Hellenic Ministry for the Environment Physical Planning and Public Works 147 Patission str 112 57 Athens GREECE Further information: http://www.euwi.net http://www.minenv.gr
Scope National Organisation Ministry of Environment and Water; WWF Hungary; Rex Animal Welfare Foundation Audience National and international travellers Dates July – August 2003 Budget US$240,000 Theme Biodiversity
Campaign on CITES
Centred on an exhibition at the national airport, the campaign on the Convention on International Trade in Endangered Species (CITES) was a major initiative aimed at reducing the environmental risks arising from citizens importing endangered species. It was supported by a strategic mass media campaign and high proﬁle public relations (PR) activities.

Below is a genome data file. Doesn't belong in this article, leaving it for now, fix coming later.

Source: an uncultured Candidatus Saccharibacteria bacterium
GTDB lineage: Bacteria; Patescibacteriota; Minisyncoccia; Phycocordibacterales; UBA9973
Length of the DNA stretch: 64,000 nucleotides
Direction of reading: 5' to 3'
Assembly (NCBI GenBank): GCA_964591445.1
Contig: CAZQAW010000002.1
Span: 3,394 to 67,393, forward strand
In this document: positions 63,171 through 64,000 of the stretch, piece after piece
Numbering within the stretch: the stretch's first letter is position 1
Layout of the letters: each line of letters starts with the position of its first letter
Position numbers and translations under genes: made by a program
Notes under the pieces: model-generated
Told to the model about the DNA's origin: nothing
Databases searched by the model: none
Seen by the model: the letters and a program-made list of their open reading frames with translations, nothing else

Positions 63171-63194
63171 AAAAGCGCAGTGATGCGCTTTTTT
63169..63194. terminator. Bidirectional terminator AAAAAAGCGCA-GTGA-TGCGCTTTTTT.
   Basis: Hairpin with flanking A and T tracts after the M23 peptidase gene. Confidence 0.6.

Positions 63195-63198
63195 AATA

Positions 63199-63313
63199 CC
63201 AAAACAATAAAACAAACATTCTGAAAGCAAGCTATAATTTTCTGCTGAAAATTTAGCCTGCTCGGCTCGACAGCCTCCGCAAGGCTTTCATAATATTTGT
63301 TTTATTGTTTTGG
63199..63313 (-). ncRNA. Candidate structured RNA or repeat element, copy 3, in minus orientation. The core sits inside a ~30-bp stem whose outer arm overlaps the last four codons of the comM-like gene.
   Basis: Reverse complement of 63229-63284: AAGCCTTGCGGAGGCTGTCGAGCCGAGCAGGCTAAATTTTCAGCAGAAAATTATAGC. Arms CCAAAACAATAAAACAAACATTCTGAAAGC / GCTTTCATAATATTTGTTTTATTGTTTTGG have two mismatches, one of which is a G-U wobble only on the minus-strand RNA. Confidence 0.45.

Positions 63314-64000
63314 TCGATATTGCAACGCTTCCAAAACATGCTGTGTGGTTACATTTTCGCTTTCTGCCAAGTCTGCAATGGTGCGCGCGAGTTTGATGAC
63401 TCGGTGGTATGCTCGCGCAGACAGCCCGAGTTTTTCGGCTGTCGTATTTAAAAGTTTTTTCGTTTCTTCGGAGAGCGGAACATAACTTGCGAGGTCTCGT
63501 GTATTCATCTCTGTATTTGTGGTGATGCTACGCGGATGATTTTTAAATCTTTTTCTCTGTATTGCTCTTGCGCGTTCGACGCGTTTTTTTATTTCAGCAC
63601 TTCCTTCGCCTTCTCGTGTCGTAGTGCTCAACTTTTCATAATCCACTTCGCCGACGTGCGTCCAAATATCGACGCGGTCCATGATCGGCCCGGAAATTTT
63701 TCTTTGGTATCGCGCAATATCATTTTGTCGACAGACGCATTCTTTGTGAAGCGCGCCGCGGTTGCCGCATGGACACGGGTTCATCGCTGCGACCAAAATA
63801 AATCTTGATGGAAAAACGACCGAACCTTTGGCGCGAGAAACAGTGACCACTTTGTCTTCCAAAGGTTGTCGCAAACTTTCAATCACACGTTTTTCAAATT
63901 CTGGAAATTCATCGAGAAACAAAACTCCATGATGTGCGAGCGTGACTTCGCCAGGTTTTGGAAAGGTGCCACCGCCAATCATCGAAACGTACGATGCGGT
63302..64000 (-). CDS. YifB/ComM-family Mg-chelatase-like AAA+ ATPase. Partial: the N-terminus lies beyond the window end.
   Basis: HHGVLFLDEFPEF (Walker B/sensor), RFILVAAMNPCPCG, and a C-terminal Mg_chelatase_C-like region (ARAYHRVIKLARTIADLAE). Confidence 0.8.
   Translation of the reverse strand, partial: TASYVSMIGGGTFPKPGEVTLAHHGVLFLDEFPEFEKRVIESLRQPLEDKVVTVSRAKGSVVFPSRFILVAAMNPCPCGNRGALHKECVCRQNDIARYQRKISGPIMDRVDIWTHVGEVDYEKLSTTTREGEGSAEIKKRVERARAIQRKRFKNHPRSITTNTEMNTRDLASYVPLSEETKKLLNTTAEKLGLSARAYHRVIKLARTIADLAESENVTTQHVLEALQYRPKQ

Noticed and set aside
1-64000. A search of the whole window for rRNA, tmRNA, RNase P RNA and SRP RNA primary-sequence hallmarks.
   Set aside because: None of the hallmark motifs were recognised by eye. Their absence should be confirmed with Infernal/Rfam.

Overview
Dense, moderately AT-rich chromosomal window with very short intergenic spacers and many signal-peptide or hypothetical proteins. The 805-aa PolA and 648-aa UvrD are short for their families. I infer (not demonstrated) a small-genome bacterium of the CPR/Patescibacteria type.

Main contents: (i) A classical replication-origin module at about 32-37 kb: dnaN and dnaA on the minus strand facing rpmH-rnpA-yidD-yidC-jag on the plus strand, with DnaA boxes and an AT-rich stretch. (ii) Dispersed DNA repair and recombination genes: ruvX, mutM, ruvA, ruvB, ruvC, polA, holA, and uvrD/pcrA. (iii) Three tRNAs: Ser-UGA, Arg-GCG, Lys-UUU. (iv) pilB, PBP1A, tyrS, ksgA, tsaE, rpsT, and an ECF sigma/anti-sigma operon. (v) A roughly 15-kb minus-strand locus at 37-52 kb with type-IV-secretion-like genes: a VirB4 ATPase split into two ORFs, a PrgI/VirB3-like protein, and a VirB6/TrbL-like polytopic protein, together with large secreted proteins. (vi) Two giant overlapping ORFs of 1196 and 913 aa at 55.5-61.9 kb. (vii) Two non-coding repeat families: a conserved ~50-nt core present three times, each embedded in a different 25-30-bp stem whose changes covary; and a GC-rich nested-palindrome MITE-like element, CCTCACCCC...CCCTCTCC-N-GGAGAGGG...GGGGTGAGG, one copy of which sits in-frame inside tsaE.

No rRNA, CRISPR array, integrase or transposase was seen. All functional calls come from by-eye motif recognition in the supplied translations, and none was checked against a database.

The campaign had four objectives: 1. To raise awareness of the trafﬁcking of endangered species among Hungarian tourists travelling abroad. 2. To provide them with speciﬁc information on protected species. 3. To help people to identify protected species. 4. To reduce illegal trade in endangered species.
The tram painted to advertise the campaign to the people of Budapest.
The audience reached has been measured approximately through number of visitors to the campaign website hosted by WWF-Hungary. The number of visitors tripled during the campaign, from the usual 6,000-7,000 visitors per month to more than 20,000 in August.
The story ...